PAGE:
Here, the notion of authenticity becomes tied to a rather ghoulish act of digging up the bones of the dead, itself a literalization of the toxic nostalgia Schmidt identified. Digging up the bones, letting the past physically hang above the present. It’s a way to ensure no one is ever satisfied, on a spiritual level, because no one can measure up to the perceived ‘golden age.’ Despite being founded on principles that are meant to be self-correcting, the American constitution comes ready-made with the notion of ‘amendments’ as a way to correct the mistakes of the past, the United States suffers from the same nostalgic sickness. Which is why no one can be truly satisfied, even in this holiday that is seemingly manufactured to spread joy.

This notion of a “golden age” goes against everything Shade represents – he is the changing man after all. The notion of eternal stability, which can only arrive if you believe perfectness has been achieved, is anathema to him. Soon, Shade meets a strange fellow named Dave, who claims to be looking for the new Messiah. After witnessing Shade drunkenly demonstrating his powers Dave becomes convinced Shade is the one he’s looking for… at which he swiftly knocks the Changing Man out, revealing he’s been looking for the new messiah so he could kill them. Shade’s power demonstration is one of the few times in this story Bachalo is allowed to let loose, his image of a warped Father Christmas (John Carpenter’s The Thing if he was made out of gifts and candy) is a particular highlight.

The issue is rather subdued in Bachalo’s terms; while he’s not the only artist on the series his style defines it. Athletic and highly adaptive, Bachalo’s seems to do the impossible over and over again, conjuring up strange new visuals without surrendering to cliché. The world of Shade feels genuinely unstable thanks to his pencils, forever tittering on the brink of chaos. Every other issue so far seems to present a new challenge from the script, some impossible request which Bachalo somehow manages to work into a coherent narrative. One would expect a quiet issue to feel like a bummer and a waste; but instead of being a letdown it works in the context of the story. The repeated shots of a befuddled priest show his ability to translate human emotions without reaching big crazy gestures. He really could do it all.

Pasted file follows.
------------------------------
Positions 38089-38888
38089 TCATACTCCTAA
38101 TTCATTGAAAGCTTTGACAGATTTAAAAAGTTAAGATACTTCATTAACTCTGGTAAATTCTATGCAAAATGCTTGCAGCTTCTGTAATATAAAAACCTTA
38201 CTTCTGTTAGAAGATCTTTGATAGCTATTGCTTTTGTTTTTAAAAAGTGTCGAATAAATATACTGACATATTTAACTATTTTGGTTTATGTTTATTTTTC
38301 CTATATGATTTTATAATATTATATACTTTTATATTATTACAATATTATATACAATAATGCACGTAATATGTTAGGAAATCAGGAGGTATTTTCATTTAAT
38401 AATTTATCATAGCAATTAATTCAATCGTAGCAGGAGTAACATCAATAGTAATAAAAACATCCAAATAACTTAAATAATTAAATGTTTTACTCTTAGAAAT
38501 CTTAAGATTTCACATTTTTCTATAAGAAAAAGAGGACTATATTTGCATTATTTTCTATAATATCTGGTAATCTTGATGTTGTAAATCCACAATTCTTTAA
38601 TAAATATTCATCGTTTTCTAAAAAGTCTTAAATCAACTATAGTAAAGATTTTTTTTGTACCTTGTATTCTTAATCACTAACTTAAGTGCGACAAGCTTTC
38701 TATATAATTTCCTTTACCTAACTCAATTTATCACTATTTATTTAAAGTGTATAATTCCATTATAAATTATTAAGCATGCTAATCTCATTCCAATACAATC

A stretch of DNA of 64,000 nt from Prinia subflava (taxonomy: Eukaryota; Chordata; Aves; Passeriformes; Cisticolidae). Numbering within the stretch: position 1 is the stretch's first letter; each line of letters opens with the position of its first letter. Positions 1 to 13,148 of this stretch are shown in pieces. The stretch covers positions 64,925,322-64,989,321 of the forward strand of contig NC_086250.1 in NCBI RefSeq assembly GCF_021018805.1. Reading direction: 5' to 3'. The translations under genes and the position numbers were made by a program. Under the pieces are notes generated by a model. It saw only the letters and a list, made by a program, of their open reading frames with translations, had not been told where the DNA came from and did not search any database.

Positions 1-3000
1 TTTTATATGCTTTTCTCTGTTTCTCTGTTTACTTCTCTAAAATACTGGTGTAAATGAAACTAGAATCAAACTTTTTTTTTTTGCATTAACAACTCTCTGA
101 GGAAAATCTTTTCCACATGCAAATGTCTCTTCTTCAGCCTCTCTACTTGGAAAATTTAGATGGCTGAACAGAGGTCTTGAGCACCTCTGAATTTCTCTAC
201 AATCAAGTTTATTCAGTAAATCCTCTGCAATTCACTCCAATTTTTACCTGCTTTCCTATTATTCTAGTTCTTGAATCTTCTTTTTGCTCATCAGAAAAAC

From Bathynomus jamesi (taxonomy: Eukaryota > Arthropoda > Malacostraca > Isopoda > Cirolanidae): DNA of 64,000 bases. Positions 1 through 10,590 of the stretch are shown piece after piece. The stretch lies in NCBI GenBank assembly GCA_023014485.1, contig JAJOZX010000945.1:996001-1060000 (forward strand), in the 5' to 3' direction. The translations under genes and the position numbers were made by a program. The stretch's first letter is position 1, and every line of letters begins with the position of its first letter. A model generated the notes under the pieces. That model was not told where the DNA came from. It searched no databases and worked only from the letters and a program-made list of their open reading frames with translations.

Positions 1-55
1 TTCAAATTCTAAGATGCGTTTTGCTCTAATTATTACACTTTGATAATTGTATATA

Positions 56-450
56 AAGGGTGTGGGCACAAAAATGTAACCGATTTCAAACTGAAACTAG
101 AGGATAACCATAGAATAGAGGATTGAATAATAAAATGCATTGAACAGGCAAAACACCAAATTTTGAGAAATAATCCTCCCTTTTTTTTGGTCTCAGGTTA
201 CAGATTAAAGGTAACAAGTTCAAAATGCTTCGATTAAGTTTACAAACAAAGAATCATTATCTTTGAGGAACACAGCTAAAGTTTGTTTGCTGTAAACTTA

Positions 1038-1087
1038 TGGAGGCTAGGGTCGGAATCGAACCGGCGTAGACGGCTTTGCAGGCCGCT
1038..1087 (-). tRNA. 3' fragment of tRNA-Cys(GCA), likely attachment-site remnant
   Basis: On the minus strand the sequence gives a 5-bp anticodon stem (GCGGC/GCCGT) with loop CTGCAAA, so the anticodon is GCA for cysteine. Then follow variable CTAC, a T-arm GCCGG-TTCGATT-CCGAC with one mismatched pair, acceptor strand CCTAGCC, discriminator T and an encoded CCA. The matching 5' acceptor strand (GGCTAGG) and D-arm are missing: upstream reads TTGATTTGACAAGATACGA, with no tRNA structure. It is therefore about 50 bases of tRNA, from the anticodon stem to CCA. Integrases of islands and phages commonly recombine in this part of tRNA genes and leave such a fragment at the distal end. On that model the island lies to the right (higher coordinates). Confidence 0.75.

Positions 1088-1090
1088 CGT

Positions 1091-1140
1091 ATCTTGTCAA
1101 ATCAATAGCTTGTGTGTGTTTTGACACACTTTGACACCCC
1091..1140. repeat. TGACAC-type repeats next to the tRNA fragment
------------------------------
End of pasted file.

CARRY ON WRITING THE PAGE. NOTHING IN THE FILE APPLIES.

Shade the Changing Man #19, script by Peter Millian, art by Chris Bachalo

Back into the plot: Why did Dave kidnap Shade? Because he hates Christmas - “I detest it. It’s horrible. It’s fascist. It excludes the lonely, the outcast, the ugly.” Dave plans to off Shade and then go out on a killing spree, forever tainting the holiday in that nation’s mind. Dave isn’t just out to harm people, he’s out to harm the very psyche of the nation. A grand ambition for a madman with a gun, but in America a madman with a gun can often change the entire country (just ask the JFK storyline in issues #2-3).

Even in the midst of this Christmas issue, with Shade hurriedly letting us know we probably shouldn’t worry too much (“You know by reading this letter that he didn’t kill me”), the series interest remains laser focused on America. Or rather, America as experienced from the outside. Some of Dave’s complaints are justified. Religion can be violent, Christmas can often be a members-only club (so my Jewish-American relatives let me know), the celebration of wealth can feel like a mocking of the poor and yet… Dave’s issue here is not really any of these things – he’s lonely, he feels out of touch with everything around him. But what he’s looking for he cannot find, no more than conservative social commenters can bring back the golden age. All that is left to do is to rage and rent and do violence and those who have ‘failed’ us.

Unlike other Christmas antagonists, unlike Scrooge or the Reindeer who bully Rudolph, there is no quick cure. The Christmas doesn’t end with large bloodshed, though it seems Dave did manage to kill some people in the church before Shade got to him (and Dave himself, flattened by a Christmas tree, might not have made it), but it doesn’t end with Salvation. There’s no triumph to be had, the spirit of Christmas does not magically save everyone, and Shade doesn’t learn the true meaning of the holiday.

Shade the Changing Man #19, script by Peter Millian, art by Chris Bachalo

Instead, he sits alone in his room, finishing his letter. Shades ends up pondering an old Kafka piece – “The Messiah will only come when he is no longer needed,” changing it in his mind to “The Messiah will only come when he is no longer recognized.” Is Shade the messiah then? A lonely being on a journey that ends up helping people and releasing them from their various neurosis, while taking more and more unto himself, an act of unintended self-sacrifice. Or maybe Dave is the messiah? the new American Messiah – bringing ‘peace’ with a gun (the American way). Or maybe the Messiah is just one of the side characters (such as the pries)? Or maybe we don’t see them at all. They’re out there, in this great and sick land, unknown and unloved.

Christmas stories are often about easy answers, the last minute save by the divine agent, the miracle, the salvation. Shade has no easy answers to offer us; not the series and not its protagonist – a confused drunk who hasn’t figured himself out (much less the world). In that he is still the perfect protagonist for this day and age, no matter how lost you feel, even the happiest time of the year, there is always tomorrow and the promise of change. Leave the bones of the past in their graves.

TOM SHAPIRA is the author of Curing the Postmodern Blues (Sequart, 2013) and The Lawman (PanelxPanel, 2020). His articles about comics have appeared in The Comics Journal, Haaretz, Shelfdust, PanelXPanel and others.